Tuesday, April 15, 2008

The (Almost) Lost Perfumes: Niki de Saint Phalle Parfum

It's spring and green perfumes are the order of the day. The problem is that too many of them fall under the "fresh" category, and I don't do fresh (or airy, or light, or... you get the picture). Also, my skin tends to eliminate green notes almost on application, so I can't really be bothered.

Except for when they have far more personality than the usual herbal stuff.

Niki de Saint Phalle, an 1982 perfume by the late French-born and NY-educated artist has that personality. It's as far from typical 80s creations as can be, but is still vibrant and full of life and surprises. The biggest one is the note that's most prominent on my skin: Marigolds (also known as tagetes).

I love these little tokens of summery sunshine and grow them in my yard every year. I plant them between my vegetables and herbs because they're a natural insect deterrent (if only they were as effective with Steve the groundhog and Sheldon the rabbit I could even have broccoli again). The flowers and leaves have a strong, pungent scent that I adore and could just roll in it. But I don't really have to, because I have a precious bottle of the pure parfum, a little masterpiece of presentation (see photo), that holds this lovely juice. I'm aware that some find this scent too weird to wear. Marigolds have this combination of green and tobacco, and are quite different than feminine flowers. But I think the other florals here, while mild and almost faceless, manage to keep the weirdness to a wearable minimum.

The marigolds are a bit subdued in the musky-mossy sweet dry-down, but are still present and maintain the green feel. I can't say that I clearly smell any other of the official notes (Jasmin, Rose, Marigold, Ylang-Ylang, Vetyver, Sandalwood, Patchouly, Amber, Musk ) other than, maybe, the amber. I'm actually glad about it. The perfume is so well-blended that it has a very distinct character that is all about the complete and final product.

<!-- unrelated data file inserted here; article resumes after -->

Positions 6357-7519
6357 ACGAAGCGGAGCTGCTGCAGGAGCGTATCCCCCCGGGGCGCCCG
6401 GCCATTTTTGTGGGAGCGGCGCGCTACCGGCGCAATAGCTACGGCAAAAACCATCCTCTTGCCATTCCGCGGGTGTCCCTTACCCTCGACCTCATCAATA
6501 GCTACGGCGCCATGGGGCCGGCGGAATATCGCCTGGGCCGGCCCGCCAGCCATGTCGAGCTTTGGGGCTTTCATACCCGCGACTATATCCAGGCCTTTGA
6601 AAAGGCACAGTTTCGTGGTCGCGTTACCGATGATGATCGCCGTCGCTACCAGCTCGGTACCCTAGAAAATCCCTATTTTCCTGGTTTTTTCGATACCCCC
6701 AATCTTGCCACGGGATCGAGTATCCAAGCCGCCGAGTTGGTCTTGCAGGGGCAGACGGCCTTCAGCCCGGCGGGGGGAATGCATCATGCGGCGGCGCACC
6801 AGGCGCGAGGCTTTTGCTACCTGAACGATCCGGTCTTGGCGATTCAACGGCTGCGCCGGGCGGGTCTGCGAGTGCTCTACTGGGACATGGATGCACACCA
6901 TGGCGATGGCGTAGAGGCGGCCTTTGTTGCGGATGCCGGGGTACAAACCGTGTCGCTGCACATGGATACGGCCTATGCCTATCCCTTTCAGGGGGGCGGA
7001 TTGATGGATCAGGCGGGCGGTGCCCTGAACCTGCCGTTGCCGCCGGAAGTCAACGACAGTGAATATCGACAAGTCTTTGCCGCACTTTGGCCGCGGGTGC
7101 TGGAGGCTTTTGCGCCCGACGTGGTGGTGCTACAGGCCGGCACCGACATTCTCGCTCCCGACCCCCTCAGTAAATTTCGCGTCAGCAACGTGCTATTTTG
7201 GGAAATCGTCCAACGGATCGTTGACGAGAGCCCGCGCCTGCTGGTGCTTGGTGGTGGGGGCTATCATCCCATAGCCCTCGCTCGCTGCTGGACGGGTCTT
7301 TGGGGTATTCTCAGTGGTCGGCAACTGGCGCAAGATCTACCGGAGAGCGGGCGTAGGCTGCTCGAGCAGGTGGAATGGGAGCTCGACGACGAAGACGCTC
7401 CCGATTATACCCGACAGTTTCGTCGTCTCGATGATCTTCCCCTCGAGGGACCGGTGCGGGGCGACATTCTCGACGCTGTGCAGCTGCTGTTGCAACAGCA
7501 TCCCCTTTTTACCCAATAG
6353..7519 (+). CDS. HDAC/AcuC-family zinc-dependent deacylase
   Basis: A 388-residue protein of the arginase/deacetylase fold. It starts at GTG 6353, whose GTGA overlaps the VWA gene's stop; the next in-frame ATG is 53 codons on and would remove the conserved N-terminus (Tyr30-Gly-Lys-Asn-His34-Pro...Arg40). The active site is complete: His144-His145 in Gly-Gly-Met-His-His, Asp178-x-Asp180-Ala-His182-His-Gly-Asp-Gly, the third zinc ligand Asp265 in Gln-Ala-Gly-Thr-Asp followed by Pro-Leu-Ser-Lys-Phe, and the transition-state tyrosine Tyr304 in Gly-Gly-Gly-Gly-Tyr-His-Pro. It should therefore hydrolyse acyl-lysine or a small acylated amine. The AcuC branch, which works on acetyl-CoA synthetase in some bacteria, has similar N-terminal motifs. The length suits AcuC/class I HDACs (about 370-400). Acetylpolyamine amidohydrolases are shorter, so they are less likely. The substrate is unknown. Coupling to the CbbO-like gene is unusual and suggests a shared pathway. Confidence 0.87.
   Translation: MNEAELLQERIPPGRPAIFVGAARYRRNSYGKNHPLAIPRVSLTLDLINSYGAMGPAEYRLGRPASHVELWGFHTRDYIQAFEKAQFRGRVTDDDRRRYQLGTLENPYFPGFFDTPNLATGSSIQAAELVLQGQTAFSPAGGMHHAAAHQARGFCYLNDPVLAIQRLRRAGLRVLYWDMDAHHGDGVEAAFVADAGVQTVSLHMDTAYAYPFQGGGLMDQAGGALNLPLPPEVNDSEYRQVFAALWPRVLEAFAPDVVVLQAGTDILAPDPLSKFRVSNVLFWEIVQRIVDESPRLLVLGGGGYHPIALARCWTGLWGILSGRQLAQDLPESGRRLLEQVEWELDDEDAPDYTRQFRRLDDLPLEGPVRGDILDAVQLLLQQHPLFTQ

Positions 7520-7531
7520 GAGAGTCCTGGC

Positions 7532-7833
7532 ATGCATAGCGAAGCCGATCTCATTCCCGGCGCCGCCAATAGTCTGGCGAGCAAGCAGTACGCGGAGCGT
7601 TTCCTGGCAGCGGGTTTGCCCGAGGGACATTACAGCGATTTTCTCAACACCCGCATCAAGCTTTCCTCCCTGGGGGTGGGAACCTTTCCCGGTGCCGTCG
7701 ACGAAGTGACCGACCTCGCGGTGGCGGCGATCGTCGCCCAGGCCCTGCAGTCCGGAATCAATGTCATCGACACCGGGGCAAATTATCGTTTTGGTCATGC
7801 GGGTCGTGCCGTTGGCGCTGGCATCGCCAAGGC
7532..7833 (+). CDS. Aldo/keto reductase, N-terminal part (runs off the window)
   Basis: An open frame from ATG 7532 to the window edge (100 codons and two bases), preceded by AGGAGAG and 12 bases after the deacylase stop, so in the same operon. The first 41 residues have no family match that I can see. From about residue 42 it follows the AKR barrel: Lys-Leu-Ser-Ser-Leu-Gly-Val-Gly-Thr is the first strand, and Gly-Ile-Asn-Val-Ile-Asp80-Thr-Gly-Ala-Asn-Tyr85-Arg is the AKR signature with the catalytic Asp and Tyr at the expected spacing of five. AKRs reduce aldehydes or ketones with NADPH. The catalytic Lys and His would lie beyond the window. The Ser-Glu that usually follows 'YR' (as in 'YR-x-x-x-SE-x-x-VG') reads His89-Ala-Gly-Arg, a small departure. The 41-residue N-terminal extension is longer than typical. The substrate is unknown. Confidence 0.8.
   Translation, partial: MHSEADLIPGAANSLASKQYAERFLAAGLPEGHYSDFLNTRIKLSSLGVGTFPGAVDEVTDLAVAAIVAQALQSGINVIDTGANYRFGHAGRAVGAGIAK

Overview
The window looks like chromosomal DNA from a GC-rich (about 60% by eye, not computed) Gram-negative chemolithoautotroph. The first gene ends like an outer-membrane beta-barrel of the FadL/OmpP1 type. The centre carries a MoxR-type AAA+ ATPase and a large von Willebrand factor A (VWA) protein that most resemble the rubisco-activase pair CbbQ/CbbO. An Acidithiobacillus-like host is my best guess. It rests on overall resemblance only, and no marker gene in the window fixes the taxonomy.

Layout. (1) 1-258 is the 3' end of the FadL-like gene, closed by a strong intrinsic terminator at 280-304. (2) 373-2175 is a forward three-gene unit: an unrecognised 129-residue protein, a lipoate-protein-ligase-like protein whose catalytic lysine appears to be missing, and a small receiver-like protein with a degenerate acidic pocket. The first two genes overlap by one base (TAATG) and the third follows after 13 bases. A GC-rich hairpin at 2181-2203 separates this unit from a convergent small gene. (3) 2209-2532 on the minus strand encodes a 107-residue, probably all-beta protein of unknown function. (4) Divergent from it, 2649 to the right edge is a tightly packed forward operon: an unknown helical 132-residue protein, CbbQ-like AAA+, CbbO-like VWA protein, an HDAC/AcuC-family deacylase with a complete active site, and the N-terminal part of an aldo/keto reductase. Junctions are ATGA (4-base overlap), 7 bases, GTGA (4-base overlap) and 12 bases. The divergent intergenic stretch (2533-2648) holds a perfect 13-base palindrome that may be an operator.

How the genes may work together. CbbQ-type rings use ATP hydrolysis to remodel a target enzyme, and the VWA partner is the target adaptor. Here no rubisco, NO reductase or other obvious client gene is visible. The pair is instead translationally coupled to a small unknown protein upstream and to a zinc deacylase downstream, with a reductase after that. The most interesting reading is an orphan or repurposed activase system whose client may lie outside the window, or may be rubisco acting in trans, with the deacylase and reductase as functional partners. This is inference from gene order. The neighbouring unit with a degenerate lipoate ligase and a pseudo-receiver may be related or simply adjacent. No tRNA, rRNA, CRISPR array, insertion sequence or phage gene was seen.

While the common knowledge is that this fragrance has been officially discontinued, this official-looking site still claims that at least the EdT and the body line are still being made (which explains why they can be easily found from many online discounters). It's the pure parfum that sadly has been lost. The 80s were not just about Giorgio, though it's becoming harder and harder to remember with all the reformulations and discontinuations of lovely classics.

If you live in the UK and can get to Liverpool, their local Tate is running a Niki de Saint Phalle exhibition until May 5th.

Addendum: Here's a story about how I found a bottle of the Niki de Saint Phalle parfum in Paris, didn't buy it but got a much better deal here at home (and also a couple of photos of the artist's creations in Paris).

Golem, an architectural project for children in Jerusalem’s Rabinovitch Park,
Marigold Magic by Linda Falge, ebsqart.com
Perfume bottle image from the Niki de Saint Phalle Perfumes site, linked above

My vintage bottle was purchased on eBay.


  1. Great description of this weirdly wonderful perfume! I bought it eons ago, and I love the marigold too. It's one of those scents that is so addictive. I like the greenness of this fragrance very much.